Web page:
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    Glenn Greenwald Plays Victim

    Glenn Greenwald Plays Victim

    I have criticized Glenn Greenwald on multiple occasions for playing the dual-loyalty card against American Jewish supporters of Israel.

    Greenwald uses the phrase “Israel-firsters” and also recently accused Eric Cantor, the incoming Republican Majority Leader in the House, of pledging allegiance to Israel.

    The charge against Greenwald is not one of anti-Semitism, and my posts have made that clear.  Rather, the charge is that Greenwald, in his fervor to attack Israel and its supporters, is all too willing to use lines of attack which do not go to the merits of our policy towards Israel, but rather, play upon age-old smears against Jews.  This is a distinction Greenwald certainly understands.

    Rather than defend his writings, Greenwald instead plays victim, claiming he falsely has been charged by me and Glenn Reynolds of Instapundit with being anti-Semitic:

    And just in case you were wondering: yes, it is still true that if you question American policy toward Israel or criticize “pro-Israel advocates” in America, you will be immediately smeared as an Israel-hating anti-Semite by right-wing polemicists who strangely seem still to believe that these sad, discredited tactics will intimidate people and suppress such debate.  [Note: Links in original.]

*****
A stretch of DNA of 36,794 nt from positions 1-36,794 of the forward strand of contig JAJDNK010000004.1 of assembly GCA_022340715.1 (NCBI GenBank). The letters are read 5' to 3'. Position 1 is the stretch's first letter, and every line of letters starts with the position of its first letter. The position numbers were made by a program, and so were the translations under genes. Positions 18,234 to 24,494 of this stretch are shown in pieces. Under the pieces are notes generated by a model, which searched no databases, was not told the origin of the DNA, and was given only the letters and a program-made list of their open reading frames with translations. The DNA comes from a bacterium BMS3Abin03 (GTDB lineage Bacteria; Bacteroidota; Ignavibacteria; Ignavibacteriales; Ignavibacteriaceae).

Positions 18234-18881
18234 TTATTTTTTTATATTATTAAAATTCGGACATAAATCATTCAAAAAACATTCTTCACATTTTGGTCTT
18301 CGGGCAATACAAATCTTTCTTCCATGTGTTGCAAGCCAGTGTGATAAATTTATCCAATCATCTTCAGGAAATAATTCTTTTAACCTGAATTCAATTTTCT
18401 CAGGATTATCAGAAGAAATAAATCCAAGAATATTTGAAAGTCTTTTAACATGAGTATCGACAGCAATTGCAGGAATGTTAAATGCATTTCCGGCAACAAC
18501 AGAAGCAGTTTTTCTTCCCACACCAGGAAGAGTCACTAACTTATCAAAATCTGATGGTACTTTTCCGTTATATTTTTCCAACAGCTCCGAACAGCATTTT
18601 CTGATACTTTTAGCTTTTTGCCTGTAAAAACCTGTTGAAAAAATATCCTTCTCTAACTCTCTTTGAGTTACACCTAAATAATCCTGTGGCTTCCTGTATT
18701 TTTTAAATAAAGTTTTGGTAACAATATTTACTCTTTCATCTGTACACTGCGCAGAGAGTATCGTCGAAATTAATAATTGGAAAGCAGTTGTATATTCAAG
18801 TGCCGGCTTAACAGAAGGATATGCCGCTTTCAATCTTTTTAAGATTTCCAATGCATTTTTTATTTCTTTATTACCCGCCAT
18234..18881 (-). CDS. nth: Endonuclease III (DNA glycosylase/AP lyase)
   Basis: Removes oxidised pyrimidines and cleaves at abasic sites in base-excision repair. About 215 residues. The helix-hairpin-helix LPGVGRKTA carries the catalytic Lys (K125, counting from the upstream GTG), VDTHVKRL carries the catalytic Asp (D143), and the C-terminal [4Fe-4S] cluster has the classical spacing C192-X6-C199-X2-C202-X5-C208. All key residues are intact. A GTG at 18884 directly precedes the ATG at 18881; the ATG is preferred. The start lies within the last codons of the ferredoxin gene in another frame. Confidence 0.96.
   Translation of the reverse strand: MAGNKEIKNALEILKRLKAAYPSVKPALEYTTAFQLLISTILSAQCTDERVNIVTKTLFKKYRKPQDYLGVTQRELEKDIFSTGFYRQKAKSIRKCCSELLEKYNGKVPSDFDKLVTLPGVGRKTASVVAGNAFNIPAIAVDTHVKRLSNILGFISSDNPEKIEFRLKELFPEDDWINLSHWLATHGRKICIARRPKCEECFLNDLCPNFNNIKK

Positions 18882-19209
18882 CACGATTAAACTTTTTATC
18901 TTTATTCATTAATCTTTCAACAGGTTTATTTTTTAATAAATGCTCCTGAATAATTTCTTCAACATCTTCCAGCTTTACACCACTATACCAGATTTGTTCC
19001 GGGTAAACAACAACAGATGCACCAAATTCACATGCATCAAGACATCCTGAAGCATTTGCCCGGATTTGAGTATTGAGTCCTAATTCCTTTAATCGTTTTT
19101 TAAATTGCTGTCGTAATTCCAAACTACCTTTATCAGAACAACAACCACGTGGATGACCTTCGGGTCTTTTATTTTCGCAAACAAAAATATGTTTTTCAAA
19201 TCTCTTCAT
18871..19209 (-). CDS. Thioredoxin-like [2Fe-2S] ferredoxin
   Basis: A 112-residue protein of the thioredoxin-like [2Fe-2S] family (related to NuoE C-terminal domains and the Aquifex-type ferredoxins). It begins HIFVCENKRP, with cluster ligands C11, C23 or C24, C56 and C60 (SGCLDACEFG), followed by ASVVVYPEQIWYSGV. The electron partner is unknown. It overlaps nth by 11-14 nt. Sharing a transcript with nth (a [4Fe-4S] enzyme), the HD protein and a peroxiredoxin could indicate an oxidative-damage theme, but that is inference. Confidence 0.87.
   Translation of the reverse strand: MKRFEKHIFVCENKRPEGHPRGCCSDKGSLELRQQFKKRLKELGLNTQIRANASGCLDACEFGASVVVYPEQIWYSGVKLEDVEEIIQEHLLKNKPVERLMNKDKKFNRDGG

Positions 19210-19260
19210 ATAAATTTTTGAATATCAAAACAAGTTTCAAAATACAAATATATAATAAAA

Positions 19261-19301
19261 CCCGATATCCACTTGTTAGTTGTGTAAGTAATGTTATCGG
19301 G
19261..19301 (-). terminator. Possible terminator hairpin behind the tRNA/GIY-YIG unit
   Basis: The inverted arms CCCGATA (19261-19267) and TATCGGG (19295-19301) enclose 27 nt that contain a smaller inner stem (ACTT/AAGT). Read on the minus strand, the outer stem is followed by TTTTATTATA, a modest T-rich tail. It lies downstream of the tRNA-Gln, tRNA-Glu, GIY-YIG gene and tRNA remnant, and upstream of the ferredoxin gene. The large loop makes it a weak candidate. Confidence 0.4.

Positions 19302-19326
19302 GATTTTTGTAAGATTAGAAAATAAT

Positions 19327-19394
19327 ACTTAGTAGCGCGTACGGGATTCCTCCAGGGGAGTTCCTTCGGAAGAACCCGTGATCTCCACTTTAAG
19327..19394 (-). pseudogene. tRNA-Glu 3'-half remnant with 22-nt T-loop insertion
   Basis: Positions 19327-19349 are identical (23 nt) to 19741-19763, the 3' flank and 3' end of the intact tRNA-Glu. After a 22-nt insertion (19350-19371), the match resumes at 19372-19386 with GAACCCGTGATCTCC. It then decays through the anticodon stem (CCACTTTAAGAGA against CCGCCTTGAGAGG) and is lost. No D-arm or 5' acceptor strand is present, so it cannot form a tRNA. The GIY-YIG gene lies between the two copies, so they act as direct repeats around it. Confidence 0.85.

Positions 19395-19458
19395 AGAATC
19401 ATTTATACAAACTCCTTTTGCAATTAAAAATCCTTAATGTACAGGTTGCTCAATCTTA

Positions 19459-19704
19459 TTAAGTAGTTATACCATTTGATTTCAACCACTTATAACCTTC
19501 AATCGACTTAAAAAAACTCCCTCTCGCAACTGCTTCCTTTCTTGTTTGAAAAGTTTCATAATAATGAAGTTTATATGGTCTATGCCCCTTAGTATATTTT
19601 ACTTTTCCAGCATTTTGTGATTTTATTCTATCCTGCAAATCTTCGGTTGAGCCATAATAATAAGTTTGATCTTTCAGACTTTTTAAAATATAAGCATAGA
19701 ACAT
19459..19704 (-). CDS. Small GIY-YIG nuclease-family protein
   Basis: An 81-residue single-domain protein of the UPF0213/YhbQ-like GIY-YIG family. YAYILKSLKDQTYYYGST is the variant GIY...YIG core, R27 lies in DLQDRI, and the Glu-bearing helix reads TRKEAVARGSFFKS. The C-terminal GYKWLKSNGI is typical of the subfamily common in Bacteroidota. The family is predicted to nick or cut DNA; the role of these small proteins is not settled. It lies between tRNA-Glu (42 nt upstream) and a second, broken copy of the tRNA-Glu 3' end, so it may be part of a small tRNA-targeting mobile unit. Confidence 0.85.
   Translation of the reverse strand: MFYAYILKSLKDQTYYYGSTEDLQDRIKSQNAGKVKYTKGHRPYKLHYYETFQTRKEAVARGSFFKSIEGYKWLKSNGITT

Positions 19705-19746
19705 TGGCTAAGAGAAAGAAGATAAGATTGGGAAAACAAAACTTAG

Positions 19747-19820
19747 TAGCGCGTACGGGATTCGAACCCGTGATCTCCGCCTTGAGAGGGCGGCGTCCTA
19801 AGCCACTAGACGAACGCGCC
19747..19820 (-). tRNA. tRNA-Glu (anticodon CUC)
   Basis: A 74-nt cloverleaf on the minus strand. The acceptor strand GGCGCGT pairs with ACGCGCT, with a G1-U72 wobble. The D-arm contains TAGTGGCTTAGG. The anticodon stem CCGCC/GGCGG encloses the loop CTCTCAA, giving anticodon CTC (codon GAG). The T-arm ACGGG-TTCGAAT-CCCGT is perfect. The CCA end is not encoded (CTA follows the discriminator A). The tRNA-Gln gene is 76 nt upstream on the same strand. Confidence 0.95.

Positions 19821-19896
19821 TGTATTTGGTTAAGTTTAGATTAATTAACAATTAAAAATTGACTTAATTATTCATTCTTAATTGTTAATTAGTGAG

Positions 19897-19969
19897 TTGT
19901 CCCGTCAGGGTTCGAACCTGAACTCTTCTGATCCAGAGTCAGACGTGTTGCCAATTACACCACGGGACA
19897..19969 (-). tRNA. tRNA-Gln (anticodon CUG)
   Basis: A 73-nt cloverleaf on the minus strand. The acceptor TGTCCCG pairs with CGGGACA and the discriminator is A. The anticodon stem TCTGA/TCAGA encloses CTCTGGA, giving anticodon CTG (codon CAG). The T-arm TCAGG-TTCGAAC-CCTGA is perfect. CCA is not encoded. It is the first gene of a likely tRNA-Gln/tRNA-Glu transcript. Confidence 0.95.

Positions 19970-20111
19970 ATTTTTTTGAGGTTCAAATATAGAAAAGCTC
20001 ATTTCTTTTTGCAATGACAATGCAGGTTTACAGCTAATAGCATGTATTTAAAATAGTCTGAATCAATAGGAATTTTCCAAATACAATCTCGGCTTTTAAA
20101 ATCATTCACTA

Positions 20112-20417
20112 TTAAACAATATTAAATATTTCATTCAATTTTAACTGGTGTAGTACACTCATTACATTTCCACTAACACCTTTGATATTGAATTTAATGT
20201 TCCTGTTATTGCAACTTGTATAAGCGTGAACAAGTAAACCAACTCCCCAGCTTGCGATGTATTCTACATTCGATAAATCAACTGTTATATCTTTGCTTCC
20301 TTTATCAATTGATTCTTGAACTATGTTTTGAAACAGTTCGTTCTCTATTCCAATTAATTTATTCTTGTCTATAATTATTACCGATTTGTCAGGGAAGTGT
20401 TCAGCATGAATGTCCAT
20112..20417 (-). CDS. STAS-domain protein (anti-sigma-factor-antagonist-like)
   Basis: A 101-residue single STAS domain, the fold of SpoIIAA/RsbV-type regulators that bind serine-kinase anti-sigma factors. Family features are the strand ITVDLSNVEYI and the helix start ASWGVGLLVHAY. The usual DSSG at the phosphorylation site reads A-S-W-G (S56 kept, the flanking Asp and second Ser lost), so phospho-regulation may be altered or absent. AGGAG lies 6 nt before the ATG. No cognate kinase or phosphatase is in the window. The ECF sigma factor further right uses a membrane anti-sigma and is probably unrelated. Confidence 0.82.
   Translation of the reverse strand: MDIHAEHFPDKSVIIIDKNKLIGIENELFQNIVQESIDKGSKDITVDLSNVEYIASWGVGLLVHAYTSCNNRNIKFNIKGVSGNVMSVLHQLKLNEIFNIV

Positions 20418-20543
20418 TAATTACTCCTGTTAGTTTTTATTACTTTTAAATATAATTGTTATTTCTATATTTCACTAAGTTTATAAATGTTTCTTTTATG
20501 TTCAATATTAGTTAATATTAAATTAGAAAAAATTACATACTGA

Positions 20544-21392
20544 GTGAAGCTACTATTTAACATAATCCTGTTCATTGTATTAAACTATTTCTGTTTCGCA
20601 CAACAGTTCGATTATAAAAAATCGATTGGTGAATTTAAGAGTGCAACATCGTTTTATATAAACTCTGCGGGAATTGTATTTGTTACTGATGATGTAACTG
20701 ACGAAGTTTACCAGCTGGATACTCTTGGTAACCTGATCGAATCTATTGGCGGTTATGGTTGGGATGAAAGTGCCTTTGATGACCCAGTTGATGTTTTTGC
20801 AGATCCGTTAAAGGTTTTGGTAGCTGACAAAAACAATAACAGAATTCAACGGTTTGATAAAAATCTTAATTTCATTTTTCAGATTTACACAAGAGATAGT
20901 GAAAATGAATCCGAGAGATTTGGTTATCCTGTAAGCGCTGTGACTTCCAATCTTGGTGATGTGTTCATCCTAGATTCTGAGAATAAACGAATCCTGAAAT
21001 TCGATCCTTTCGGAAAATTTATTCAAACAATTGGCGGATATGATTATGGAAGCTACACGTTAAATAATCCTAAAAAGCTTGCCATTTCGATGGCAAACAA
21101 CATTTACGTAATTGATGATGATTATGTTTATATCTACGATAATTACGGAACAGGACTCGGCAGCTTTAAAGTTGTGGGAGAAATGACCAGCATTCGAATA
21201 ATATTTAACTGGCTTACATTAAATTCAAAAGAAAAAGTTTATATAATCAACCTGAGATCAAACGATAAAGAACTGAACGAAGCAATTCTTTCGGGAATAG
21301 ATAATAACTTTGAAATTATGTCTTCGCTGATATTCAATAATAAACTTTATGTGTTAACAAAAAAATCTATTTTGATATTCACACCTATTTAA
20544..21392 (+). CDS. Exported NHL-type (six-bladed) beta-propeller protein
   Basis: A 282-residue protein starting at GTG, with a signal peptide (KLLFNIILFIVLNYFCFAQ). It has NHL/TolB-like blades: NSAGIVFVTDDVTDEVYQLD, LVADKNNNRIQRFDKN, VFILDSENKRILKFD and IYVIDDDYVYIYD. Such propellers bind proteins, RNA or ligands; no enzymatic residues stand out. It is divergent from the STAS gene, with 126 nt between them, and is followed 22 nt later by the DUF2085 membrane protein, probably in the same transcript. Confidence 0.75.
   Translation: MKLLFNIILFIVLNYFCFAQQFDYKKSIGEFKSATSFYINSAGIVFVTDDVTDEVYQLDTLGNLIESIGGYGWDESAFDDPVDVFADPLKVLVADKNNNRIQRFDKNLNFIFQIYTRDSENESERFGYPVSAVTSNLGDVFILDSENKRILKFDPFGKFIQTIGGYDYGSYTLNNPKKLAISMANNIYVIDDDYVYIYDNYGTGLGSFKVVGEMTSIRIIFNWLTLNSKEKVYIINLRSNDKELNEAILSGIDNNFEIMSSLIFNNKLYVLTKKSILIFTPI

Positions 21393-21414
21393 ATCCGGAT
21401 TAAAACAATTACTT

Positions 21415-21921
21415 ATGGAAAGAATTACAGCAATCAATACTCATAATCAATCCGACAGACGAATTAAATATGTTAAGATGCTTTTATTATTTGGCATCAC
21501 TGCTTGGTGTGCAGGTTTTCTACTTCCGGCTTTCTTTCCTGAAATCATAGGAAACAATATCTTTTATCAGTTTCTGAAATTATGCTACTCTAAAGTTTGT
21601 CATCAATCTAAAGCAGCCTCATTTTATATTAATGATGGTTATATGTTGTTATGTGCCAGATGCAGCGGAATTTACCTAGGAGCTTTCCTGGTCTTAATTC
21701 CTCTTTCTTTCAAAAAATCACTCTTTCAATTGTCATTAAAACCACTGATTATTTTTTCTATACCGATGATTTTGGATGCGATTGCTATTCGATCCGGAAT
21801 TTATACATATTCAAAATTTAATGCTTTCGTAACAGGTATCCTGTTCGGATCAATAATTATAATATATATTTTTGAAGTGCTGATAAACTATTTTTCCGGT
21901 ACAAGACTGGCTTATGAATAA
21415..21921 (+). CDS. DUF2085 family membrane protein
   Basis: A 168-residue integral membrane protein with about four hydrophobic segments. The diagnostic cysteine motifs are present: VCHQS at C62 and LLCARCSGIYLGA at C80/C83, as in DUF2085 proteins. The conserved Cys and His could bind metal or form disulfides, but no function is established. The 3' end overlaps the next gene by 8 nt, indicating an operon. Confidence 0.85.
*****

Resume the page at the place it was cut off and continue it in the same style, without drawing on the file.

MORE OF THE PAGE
This is an intellectual dodge of the first magnitude.  No one is saying Greenwald cannot criticize Israel or its advocates. 

    The issue is why Greenwald feels the need to go much further, and accuse supporters of Israel — particularly American Jewish supporters of Israel — of being disloyal to the United States through the use of the term “Israel-firsters,” or accusing Eric Cantor of pledging allegiance to Israel.

    When Greenwald uses this language, he well understands that he is moving beyond the merits of his arguments into emotional territory which plays upon age-old stereotypes of Jews, both here and abroad. 

    I have yet to hear Greenwald’s explanation.  All I hear is someone who falsely plays victim.

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    Comments


    @Graham, if anyone should know the uses of hypocrisy, Greenwald should.

    For the record, Brad Dayspring, the press secretary for Eric Cantor wrote a piece in Politico on Cantor's comments:

    False accusations, echo chambers
    http://dyn.politico.com/printstory.cfm?uuid=53149A6B-CAD3-A124-F0F5FA1EB6792CD1

    Don't hold your breath for retractions from Ron Kampeas, Andrew Sullivan, Charles Johnson, and Greenwald.

    I am less troubled by Greenwald's comments than I am by how little Cantor's assurances to Netanayhu bother you, sir.

    I think your column is heading a little off track in trying to reason with Greenwald. The kind of disproportionate animus he has is clearly far more personal than political. In fact, I doubt politics or philosophy enters much into it at all.

    It would be interesting to know more about his family background. Besides saying he's from NYC, there's nothing about it that I've ever seen. He's such a resentful, bitter person, obviously in constant terror of his sense of inferiority. Every family has one it seems; certainly every Jewish family.

    I can't help but notice that you never make any substantive critiques of Greenwald. Its always his "tone" or "the historical relevance of the dual-loyalty charge," etc. etc. I mean, you never even tried to explain why his attack on Cantor was unwarranted. You just skipped to the optics.

    You pretend to be a lawyer all day – so don't you notice how weak that makes you look?


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